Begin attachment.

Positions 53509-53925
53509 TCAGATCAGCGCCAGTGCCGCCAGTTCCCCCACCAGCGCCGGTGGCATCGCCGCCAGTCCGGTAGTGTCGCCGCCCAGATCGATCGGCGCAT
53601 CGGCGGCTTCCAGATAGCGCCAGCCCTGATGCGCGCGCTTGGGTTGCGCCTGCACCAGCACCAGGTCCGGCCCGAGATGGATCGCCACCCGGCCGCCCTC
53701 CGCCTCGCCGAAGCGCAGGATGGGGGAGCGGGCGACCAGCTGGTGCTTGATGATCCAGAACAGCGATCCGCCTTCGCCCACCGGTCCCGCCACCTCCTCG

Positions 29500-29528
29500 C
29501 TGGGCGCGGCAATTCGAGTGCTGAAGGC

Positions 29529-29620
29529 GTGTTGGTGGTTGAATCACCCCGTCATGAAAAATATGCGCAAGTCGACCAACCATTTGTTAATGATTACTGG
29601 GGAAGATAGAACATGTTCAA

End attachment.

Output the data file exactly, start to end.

Positions 53509-53925
53509 TCAGATCAGCGCCAGTGCCGCCAGTTCCCCCACCAGCGCCGGTGGCATCGCCGCCAGTCCGGTAGTGTCGCCGCCCAGATCGATCGGCGCAT
53601 CGGCGGCTTCCAGATAGCGCCAGCCCTGATGCGCGCGCTTGGGTTGCGCCTGCACCAGCACCAGGTCCGGCCCGAGATGGATCGCCACCCGGCCGCCCTC
53701 CGCCTCGCCGAAGCGCAGGATGGGGGAGCGGGCGACCAGCTGGTGCTTGATGATCCAGAACAGCGATCCGCCTTCGCCCACCGGTCCCGCCACCTCCTCG

Positions 29500-29528
29500 C
29501 TGGGCGCGGCAATTCGAGTGCTGAAGGC

Positions 29529-29620
29529 GTGTTGGTGGTTGAATCACCCCGTCATGAAAAATATGCGCAAGTCGACCAACCATTTGTTAATGATTACTGG
29601 GGAAGATAGAACATGTTCAA